- Project plans
- Project activities
- Legislation and standards
- Industry context
Last edited 20 Apr 2019
There is no established definition of what constitutes a ‘tall building’, instead there are several different criteria that typically determine whether a building can be considered to be tall.
Firstly, it is important to consider the urban context of the building. If a 10-storey building is in a central business district (CBD), for example, surrounded by high-rise buildings of 20-storeys, then it may not be considered particularly tall. However, if a 10-storey building is in a suburban area that is predominantly low-rise, it would be considered to be a tall building.
Secondly, it can also be dependent on proportion. Buildings that are not particularly tall in terms of number of storeys can considered ‘tall’ if they are slender. Whereas, a building that is relatively tall but has a large footprint (such as a ‘groundscraper’) may not be considered ‘tall’.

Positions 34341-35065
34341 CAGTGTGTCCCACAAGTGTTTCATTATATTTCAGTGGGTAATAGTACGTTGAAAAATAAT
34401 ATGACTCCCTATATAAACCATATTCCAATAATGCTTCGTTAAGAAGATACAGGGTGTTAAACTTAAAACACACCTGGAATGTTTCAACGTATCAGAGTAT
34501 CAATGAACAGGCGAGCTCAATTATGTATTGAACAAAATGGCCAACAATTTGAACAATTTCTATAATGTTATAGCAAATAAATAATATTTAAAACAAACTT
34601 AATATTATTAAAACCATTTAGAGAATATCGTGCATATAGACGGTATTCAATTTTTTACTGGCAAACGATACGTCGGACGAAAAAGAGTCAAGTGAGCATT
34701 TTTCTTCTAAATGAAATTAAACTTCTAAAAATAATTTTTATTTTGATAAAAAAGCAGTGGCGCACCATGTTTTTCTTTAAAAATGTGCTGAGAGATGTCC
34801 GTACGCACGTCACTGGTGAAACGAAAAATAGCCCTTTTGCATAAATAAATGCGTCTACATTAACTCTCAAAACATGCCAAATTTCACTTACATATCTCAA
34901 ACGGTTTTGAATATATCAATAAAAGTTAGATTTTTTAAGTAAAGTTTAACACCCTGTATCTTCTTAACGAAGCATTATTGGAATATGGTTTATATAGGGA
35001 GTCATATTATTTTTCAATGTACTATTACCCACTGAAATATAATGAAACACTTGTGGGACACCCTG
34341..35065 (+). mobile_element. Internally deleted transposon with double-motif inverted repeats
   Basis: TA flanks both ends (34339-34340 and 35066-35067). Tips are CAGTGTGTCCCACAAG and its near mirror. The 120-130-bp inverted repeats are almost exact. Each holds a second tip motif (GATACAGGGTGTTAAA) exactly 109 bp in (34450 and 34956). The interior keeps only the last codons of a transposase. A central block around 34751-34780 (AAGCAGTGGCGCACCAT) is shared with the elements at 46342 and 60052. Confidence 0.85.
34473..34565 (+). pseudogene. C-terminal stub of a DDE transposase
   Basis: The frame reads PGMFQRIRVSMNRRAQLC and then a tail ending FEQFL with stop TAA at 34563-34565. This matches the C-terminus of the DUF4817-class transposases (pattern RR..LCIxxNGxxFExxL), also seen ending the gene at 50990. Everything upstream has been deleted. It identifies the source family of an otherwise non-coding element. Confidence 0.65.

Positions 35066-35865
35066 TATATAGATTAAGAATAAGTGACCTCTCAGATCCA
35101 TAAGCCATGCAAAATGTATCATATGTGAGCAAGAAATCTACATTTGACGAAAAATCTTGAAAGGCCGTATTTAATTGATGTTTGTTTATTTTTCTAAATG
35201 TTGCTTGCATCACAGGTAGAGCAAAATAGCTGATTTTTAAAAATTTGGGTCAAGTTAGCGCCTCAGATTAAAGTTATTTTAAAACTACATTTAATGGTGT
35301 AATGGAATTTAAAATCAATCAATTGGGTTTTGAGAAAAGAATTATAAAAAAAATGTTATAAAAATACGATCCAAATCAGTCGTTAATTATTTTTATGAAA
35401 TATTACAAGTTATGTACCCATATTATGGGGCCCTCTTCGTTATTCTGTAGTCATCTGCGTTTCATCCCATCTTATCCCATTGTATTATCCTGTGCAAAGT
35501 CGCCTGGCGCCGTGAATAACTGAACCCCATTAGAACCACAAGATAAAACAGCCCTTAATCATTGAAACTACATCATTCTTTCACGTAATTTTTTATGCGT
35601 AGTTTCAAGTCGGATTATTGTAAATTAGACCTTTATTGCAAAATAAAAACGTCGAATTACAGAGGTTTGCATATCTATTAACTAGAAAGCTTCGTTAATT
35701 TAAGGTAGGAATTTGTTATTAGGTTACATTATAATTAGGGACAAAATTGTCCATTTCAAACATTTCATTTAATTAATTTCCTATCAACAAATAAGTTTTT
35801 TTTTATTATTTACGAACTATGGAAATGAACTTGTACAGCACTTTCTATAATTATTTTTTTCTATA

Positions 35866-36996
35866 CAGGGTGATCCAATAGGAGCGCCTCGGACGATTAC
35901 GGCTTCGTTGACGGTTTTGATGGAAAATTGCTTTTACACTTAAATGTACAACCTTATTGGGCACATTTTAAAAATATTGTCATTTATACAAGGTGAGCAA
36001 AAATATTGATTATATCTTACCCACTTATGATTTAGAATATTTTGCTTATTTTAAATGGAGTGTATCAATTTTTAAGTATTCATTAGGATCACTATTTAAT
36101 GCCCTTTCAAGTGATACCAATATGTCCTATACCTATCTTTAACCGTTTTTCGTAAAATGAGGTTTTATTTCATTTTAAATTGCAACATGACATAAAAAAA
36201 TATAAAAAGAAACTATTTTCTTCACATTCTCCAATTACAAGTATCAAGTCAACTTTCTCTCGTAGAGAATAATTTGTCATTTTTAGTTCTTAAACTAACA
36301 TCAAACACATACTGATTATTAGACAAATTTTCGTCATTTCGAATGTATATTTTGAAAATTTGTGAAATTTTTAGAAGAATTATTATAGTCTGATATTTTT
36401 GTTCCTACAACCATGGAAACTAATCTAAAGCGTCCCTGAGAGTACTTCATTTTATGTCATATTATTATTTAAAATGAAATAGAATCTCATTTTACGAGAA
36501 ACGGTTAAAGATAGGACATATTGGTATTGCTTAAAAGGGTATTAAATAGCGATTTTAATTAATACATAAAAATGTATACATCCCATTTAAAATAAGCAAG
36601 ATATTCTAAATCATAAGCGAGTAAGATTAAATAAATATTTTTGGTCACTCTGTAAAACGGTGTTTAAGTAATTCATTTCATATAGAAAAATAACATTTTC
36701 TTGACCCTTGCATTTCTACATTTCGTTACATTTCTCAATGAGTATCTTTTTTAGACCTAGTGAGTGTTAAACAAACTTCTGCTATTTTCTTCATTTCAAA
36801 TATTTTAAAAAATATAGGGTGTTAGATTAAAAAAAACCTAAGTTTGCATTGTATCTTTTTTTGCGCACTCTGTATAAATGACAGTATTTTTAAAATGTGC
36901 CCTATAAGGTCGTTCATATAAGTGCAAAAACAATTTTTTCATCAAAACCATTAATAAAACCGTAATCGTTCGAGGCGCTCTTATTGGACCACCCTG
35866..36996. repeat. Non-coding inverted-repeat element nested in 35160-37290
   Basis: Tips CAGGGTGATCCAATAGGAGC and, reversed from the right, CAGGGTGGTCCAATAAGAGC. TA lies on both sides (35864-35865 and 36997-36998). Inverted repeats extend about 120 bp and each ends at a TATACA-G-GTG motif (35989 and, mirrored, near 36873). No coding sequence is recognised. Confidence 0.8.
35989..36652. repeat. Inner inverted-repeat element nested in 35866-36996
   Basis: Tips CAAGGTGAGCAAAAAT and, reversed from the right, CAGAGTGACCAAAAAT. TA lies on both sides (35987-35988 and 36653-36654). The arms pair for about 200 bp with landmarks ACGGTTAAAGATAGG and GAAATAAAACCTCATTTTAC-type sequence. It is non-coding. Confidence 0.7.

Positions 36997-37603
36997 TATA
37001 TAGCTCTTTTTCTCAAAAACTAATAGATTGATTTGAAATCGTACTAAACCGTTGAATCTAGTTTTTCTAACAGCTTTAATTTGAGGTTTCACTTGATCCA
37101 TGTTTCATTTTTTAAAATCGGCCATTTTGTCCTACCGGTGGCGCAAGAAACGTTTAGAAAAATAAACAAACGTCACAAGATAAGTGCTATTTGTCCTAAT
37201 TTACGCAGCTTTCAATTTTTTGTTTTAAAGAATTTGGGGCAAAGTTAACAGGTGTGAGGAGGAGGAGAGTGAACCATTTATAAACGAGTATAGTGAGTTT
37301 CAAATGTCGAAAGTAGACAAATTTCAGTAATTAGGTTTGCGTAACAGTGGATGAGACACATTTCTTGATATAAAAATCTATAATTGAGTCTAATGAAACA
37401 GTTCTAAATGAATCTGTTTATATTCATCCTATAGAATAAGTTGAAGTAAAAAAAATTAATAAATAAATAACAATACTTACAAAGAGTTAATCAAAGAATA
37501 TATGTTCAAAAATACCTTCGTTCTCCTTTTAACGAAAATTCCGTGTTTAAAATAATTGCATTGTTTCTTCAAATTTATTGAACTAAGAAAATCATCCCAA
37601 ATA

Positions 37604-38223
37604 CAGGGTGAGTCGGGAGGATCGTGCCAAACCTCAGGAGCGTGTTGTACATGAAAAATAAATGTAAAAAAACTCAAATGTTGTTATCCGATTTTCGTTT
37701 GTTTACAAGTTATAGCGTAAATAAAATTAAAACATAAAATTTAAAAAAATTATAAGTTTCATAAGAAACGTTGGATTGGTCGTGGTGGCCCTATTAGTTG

The Council on Tall Buildings and Urban Habitat (CTBUH) defines a ‘supertall’ building as one that is more than 300 m (984 ft) in height. This classification is exceeded by ‘megatall’ buildings which are those exceeding 600 m (1,968 ft) in height.
Other definitions include:
- Mid-rise buildings of five to ten storeys, equipped with lifts.
- Super-slender buildings which are pencil-thin and of 50-90+ storeys.
 Related articles on Designing Buildings Wiki
Featured articles and news
Choosing the most suitable heating system.
Another year of growth, says BSRIA.
Property practices to help tenant retention.
Fire rips through HPL cladding in Bolton.
Disturbing complacency over short courses.
The new science of building engineering physics.
How new technologies and processes could impact on energy efficiency and wellbeing.
BRE launches the BREEAM Data Centres Annex Pilot.
Replacing lanterns and overthrows in Great Pulteney Street.
Will market-led regeneration work without state intervention?
The New Towns